nep-eff New Economics Papers
on Efficiency and Productivity
Issue of 2005‒05‒23
seven papers chosen by
Angelo Zago
Universitá degli Studi di Veroa

  1. La SAMEA y la eficiencia económica y ambiental en España By Gaspar J. Llanes Díaz- Salazar; Manuel Alejandro Cardenete; Carmen Rodríguez Morilla
  2. Productivity and the post-1990 U.S. economy By Ellen R. McGrattan; Edward C. Prescott
  3. Productivity spillovers, terms of trade, and the "home market effect" By Giancarlo Corsetti; Philippe Martin; Paolo Pesenti
  4. The Sources of the Productivity Rebound and the Manufacturing Employment Puzzle By William Nordhaus
  5. "Productivity Convergence at the Firm Level" By Kiyohiko G. Nishimura; Takanobu Nakajima; Kozo Kiyota
  6. Shadow Profit Maximization and a Generalized Measure of Inefficiency By Subhash C. Ray
  7. Efficienza di Costo e Profitto nel Sistema Bancario Italiano (1994-2000). Rilevanza degli Aspetti Istituzionali, Geografici e Dimensionali nella Dinamica Evolutiva By Luca Giordano; Antonio Lopes

  1. By: Gaspar J. Llanes Díaz- Salazar (Univesidad Pablo de Olavide); Manuel Alejandro Cardenete (Univesidad Pablo de Olavide); Carmen Rodríguez Morilla (Univesidad de Sevilla)
    Abstract: This paper aims to show the utility of the so-called Social Accounting Matrix and Environmental Accounts (SAMEA) for economic and environmental efficiency analysis. The article use the SAMEA for Spain in 2000, applied to the water resource and to greenhouses gases emissions. The estimation has been made from official data of the INE. This matrix is used like central core of a multisectorial model of the economic and environmental performance, and is calculated, what have been called "domestics multipliers SAMEA" and their decomposition into characteristic, direct, indirect and induced effects. These multipliers show some of the valuation economic and environmental efficiency. Also, is made an application of these multipliers that allows to appreciate that there is no causal interrelation between the sectors with a higher economic backward linkages and higher environmental deterioration backward linkages.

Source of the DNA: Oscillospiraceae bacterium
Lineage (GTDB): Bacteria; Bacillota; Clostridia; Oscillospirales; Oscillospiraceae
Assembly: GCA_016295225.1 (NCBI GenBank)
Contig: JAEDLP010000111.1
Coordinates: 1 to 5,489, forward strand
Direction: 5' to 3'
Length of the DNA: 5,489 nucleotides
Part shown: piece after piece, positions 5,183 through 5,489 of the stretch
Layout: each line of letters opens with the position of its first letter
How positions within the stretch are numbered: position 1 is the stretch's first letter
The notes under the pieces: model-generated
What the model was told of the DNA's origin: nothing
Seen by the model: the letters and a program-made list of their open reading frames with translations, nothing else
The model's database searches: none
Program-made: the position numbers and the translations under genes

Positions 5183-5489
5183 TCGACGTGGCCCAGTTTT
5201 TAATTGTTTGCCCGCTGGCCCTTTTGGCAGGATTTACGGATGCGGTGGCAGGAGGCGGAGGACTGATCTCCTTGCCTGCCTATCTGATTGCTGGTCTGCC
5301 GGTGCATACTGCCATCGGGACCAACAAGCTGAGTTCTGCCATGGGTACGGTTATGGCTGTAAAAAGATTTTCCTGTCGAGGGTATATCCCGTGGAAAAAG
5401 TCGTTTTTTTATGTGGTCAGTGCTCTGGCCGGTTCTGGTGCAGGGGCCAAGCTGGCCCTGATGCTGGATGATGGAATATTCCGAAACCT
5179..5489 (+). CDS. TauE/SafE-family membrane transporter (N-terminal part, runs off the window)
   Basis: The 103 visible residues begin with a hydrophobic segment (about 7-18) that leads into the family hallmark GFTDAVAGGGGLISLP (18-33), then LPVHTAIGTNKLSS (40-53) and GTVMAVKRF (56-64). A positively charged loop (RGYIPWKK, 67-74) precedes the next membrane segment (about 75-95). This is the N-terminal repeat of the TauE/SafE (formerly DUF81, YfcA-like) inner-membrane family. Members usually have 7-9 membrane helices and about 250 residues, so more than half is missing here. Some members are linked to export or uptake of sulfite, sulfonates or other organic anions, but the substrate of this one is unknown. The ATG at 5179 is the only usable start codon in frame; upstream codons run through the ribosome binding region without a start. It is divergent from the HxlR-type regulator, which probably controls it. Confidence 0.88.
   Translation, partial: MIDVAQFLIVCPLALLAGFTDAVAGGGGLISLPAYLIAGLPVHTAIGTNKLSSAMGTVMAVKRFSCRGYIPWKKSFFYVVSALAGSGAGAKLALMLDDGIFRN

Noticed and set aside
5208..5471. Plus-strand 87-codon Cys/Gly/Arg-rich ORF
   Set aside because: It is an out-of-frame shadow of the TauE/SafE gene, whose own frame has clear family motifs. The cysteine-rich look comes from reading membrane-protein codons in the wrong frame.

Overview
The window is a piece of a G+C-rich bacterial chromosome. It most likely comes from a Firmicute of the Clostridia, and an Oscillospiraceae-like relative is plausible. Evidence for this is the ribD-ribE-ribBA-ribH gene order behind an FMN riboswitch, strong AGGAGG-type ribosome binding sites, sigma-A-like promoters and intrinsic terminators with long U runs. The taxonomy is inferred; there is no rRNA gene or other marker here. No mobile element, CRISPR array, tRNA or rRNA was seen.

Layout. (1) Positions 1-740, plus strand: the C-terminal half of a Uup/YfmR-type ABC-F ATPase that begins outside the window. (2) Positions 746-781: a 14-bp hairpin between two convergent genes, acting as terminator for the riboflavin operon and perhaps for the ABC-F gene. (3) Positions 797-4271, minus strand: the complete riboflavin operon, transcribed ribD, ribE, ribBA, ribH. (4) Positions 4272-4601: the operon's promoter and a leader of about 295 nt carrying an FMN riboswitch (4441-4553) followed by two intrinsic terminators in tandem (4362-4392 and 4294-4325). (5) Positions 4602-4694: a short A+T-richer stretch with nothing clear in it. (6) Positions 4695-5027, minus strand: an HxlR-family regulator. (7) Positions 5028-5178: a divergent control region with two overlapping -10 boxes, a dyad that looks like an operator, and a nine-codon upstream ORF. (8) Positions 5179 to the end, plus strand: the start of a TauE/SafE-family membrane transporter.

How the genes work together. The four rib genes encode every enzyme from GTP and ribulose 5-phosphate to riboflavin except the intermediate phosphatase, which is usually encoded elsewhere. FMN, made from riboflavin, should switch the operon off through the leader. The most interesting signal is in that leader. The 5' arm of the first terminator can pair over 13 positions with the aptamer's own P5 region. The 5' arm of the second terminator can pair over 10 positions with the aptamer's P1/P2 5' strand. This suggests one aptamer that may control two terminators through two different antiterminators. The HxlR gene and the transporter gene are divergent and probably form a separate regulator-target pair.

Keywords: Input-Output Models; Evaluation of Environmental Effects; Air Pollution; Environmental Accounting
    JEL: C68 Q51 Q52 Q56
    Date: 2005
  2. By: Ellen R. McGrattan; Edward C. Prescott
    Abstract: In this paper, we show that ignoring corporate intangible investments gives a distorted picture of the post-1990 U.S. economy. In particular, ignoring intangible investments in the late 1990s leads one to conclude that productivity growth was modest, corporate profits were low, and corporate investment was at moderate levels. In fact, the late 1990s was a boom period for productivity growth, corporate profits, and corporate investment.
    Date: 2004
  3. By: Giancarlo Corsetti; Philippe Martin; Paolo Pesenti
    Abstract: This paper analyzes the welfare implications of international spillovers related to productivity gains, changes in market size, or government spending. We introduce trade costs and endogenous varieties in a two-country general-equilibrium model with monopolistic competition, drawing a distinction between productivity gains from manufacturing efficiency and those related to firms' lower cost of entry or product differentiation. Our model suggests that countries with lower manufacturing costs have higher GDP but supply a smaller number of goods at a lower international price. Countries with lower entry and differentiation costs also have higher GDP, but supply a larger array of goods at improved terms of trade. The sign of the international welfare spillovers depends not only on terms of trade, but also on consumers' taste for variety. Higher domestic demand has macroeconomic implications that are similar to those of a reduction in firms' entry costs.
    Keywords: Productivity ; Manufactures ; Gross domestic product ; Supply and demand
    Date: 2005
  4. By: William Nordhaus